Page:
Back to Media Release Gallery

Forget Lycra. This Cycling Brand’s Stylish Wares Are Made From an Eco-Conscious Merino Wool.

June 16, 2023

Pinebury’s jerseys and tees are made from a merino-based performance fabric that’s easy on the environment and the eyes.

Kyle Rancourt loves his home state of Maine. And he particularly loves exploring its dense pine forests and craggy coastline from the seat of a bicycle.

But what he doesn’t love is the state of contemporary cycling gear. To Rancourt, it often feels like a choice between garish, overly designed kit from American brands, or their more tasteful Italian equivalents that are a pain to ship and thus harder on the environment.


“I just couldn’t find the apparel that I wanted to wear that I believed in,” he tells Robb Report. “It felt like most of the time I was buying stuff that I just liked the look of, and then I would see where it was made and what it was made from, I would be disappointed.”


But as the younger half of the father-and-son duo that established the Lewiston, Maine-based footwear maker Rancourt & Co. in 2009, he is in a unique position to do something about it. This spring, he launched Pinebury, a new outdoor apparel company that shares the family business’s affinity for domestic manufacturing, natural materials, and classic design.

“When you think about activewear, made-in-USA and natural materials are the last thing you think about,” says Rancourt, who acts as Pinebury’s founder and president (while he continues to serve as a partner at Rancourt & Co., the two are distinct operations). Pinebury is challenging those assumptions by manufacturing its slim initial offering domestically—its cycling jerseys and performance tees are made in Massachusetts, while the socks and arm warmers come from North Carolina.


But just as vital as their origin is what the clothing is made from. Pinebury’s tops are manufactured from Nuyarn, a natural performance fabric made from a blend of 90 percent merino wool and 10 percent nylon (the socks and arm warmers are made using a more conventional merino-wool blend). The New Zealand export is created by drafting—rather than twisting—merino fibers around a nylon filament, resulting in a twist-free textile that’s not only finer and lighter than traditionally spun merino wool, but also stronger, quicker drying, and more elastic.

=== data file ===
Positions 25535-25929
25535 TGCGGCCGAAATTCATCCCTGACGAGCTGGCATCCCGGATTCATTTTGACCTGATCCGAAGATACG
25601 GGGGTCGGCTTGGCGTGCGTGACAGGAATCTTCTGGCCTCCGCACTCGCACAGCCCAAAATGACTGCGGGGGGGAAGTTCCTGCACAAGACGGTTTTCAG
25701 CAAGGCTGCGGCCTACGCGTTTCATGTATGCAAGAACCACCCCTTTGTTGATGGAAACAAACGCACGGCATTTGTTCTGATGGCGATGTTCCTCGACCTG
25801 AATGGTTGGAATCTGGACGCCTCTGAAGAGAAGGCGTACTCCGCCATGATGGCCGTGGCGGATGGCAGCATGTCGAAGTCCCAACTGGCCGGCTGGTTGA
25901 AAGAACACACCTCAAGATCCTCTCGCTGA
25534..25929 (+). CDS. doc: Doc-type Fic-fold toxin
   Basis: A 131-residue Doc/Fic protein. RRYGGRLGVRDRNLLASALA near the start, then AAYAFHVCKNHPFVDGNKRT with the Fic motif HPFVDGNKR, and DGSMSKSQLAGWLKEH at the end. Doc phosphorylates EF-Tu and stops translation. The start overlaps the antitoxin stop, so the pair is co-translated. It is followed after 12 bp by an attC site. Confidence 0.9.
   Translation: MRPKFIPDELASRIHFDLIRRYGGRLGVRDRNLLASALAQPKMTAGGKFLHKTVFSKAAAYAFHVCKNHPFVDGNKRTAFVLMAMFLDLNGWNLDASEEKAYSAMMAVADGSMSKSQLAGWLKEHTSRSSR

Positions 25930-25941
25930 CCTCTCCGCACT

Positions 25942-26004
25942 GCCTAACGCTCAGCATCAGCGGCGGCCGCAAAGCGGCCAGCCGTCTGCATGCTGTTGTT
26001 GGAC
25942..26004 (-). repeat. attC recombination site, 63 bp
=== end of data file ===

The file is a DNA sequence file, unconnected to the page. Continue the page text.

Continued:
The result is well-suited to the rigors of outdoor cycling, though Rancourt also champions its utility for running, hiking, or everyday errand runs. “I wear them daily,” he says of Pinebury’s performance tees, which benefit from a clean design interrupted only by a single chest pocket. “I wear them out under a chore coat or a sweater, or I wear them on their own.”

A preference for minimal design and earth tones inspired by the Maine landscape runs through Pinebury’s debut collection. Its cycling jerseys are similarly clean, marked only by a simple two-bar stripe at the arm and jersey pockets at the rear. Future seasons will see the introduction of new colorways for its tees and jerseys inspired by spring or fall, as well as seasonally weighted fabrics as heavy as 180gsm or as light as 100gsm (Pinebury’s current tops sit at 145gsm).

Rancourt plans to expand its accessories range into merino caps and underwear, and in the future hopes to tackle further cycling categories like outerwear and shorts—though the latter might be a few years away.

Although its products are not manufactured in the Pine Tree State, Maine DNA runs through Pinebury from top to bottom. The brand’s most recent photoshoot took place in Acadia National Park, and the name itself is an homage to Vacationland. “It’s sort of an alternate, or imagined name for Maine,” Rancourt says of the company title, which combines the state tree with the suffix “bury,” meaning “stronghold.”

An appropriate bit of wordplay, as Pinebury feels like Rancourt’s personal contribution to its preservation. “I love outdoor spaces and we need to protect them,” he says.


Seen Published In

Robb Report

Read Article